This article was collaboratively authored by Sara Davis, Director of Grants Management for the Hewlett Foundation, Jessica Bearman of Bearman Consulting and Marc McDonald, Director of Grants Management for the AARP Foundation. It is cross-posted from GMNSight, a publication of the Grants Managers Network. -Ed.
One of the great challenges in any organization, and one that reaches across all sectors is making sure the ideas and vision of the organization are in sync with the practices and operations needed to implement them well. Philanthropy is no different. Grantmaking practice is the “how” of grantmaking: decisions about how grants are structured and deployed, application and reporting processes, systems and requirements, and all the many explicit or tacit assumptions about what combination of grantees and grant structures make up a successful portfolio. Although not often described this way, practices are the most public and direct expression of what a grantmaker values. They are the first — and often the only — thing that the community sees of the funder. For all of these reasons, grantmakers can learn and strengthen their work by bringing together the two sides of their “brain” — grantmaking programs and grantmaking operations — more explicitly.
If we agree that practice is fundamental to, or at least a part of successful strategy, it makes sense that we’d think and talk about how grantmaking structure and process can best support grantmaking goals. But these conversations are often missing or don’t include the right people. When these connections are missing or fuzzy, there is usually corresponding fuzziness about the information that might be needed to know if it’s working. For example, some funders describe themselves as providing risk capital, but haven’t had an explicit conversation about what constitutes a “risky” grant. They may not have determined how much of the portfolio should fit those criteria. And they may not be collecting key data to reflect on whether they are hitting their target over time.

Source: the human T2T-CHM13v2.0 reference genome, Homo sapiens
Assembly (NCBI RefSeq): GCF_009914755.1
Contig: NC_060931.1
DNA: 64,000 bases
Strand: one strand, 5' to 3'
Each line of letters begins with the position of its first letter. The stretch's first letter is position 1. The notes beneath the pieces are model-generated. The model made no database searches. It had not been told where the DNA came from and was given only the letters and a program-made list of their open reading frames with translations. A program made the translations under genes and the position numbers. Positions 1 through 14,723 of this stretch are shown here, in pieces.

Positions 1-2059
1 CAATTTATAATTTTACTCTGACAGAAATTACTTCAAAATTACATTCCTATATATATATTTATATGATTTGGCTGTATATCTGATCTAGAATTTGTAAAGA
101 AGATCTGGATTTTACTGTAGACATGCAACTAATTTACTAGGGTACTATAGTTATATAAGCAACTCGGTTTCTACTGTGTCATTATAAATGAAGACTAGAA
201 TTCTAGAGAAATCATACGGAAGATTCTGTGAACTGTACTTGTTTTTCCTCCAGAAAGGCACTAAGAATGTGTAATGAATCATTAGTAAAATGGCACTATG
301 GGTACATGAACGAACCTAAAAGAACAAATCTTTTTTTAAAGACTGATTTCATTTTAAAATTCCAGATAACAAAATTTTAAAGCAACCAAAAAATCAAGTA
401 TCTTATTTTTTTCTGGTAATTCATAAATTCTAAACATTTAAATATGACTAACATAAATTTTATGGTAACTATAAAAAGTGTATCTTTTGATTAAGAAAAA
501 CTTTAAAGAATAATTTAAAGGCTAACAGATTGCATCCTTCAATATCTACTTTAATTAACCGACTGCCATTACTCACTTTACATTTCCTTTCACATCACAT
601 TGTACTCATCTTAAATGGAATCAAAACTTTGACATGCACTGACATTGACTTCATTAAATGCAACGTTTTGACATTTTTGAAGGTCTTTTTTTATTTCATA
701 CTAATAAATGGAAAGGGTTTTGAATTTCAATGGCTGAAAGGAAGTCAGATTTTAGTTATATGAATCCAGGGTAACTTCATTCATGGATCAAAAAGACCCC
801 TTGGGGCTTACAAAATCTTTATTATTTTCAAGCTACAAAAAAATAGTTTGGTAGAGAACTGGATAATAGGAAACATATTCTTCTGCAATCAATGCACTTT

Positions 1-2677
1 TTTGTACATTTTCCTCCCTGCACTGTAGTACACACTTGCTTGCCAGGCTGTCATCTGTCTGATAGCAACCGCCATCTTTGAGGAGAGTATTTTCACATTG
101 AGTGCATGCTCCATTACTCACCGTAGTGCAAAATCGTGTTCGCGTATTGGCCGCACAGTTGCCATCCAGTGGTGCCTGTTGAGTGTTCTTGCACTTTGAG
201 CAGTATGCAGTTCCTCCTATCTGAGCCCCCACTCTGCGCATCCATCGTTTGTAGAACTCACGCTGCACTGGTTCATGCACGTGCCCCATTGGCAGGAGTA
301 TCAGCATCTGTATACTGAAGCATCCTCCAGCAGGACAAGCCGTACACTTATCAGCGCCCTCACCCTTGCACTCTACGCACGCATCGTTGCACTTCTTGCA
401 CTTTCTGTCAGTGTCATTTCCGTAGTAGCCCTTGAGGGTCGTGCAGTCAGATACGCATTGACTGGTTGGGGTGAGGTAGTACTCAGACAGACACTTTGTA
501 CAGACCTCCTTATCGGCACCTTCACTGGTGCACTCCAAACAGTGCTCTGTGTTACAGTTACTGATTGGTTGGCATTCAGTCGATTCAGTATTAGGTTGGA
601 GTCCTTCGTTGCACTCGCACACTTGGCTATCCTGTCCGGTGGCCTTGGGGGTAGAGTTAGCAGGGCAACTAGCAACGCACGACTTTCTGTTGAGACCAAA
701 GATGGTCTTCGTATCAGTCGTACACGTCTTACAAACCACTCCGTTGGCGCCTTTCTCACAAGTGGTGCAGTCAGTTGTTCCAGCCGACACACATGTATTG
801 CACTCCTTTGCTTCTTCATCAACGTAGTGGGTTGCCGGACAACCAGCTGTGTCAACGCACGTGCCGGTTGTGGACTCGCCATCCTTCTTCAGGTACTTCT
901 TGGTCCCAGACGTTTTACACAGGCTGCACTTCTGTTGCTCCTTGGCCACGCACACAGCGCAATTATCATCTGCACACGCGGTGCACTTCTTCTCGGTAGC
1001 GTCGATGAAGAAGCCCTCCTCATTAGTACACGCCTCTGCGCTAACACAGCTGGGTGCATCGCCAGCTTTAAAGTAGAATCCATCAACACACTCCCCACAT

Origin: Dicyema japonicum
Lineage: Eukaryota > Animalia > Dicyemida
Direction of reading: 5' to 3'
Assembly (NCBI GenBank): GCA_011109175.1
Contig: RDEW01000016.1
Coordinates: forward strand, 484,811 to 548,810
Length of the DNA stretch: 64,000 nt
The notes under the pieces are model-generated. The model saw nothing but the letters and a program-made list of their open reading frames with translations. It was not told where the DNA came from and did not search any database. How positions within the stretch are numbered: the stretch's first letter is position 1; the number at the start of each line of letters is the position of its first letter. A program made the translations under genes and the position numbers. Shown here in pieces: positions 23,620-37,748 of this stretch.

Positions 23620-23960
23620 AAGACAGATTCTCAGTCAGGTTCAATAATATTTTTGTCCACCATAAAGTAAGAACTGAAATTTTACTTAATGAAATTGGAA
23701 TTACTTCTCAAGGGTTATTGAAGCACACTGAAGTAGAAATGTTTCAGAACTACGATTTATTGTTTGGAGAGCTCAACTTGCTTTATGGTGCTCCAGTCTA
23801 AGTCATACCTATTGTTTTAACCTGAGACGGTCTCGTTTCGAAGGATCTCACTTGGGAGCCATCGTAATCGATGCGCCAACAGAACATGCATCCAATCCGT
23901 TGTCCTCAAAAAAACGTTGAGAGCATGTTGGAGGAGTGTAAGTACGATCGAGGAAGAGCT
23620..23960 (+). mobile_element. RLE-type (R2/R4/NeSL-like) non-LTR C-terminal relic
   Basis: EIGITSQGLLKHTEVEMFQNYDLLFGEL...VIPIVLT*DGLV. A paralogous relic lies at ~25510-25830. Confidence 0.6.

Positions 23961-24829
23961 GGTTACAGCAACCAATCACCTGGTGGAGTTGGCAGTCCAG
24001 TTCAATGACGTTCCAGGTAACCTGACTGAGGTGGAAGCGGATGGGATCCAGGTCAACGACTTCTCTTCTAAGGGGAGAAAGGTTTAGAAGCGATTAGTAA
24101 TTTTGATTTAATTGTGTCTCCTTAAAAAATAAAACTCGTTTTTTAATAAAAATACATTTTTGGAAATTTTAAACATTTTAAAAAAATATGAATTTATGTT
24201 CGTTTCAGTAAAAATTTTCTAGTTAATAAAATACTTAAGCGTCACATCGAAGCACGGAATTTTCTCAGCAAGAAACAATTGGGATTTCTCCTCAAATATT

Although many funders value practice in theory, it’s not always evident in their day-to-day work. In a recent GMN survey of about 500 grants managers*, the vast majority of respondents stated that their boards didn’t “get” the connection between how grants were structured and their ultimate success, and nearly half believed that their CEOs lacked a firm grasp of this connection. More concretely, fewer than half reported that their organizations evaluate practices, have practice-related goals in their strategic plan, invite feedback on practices, engage grants management in leadership conversations or discuss practices at the board level or during staff meetings.
Grants management is a linchpin
Some grantmakers, on the other hand, are deliberately working and learning across the operation/program divide in ways that build knowledge and effectiveness. In these organizations, grants management has frequently assumed a new and more central role, integrally tied to learning and thoughtful implementation of grantmaking. It makes sense. First, grants management systems hold massive amounts of data about grantmaking implementation. As technology has improved, the potential for pulling useful and actionable information from these systems is ever greater. Secondly, grants managers are generalists and process specialists, with knowledge and understanding of grantmaking practice that crosses the borders of different program and issue areas. Their birds’ eye view across portfolios has the additional advantage of prioritizing the interests of the foundation as a whole, rather than in a particular program area.
Connecting the process and systems people with the program people allows for fluid conversations and learning to take place throughout the lifecycle of a grant. For example, data about average grant term or percent of restricted versus unrestricted support are tracked and made available at key moments for monitoring. Program staff can learn in real time about the structure and details of their portfolio—geography, focus, type of organization, population served or other key indicators. When grants management participates in early program conversations, systems can be set up to serve program goals and data can be integrated into decision-making. But to accomplish this level of integration, grants management-focused staff need to be in the room at the right times – to listen, participate, and even facilitate important conversations.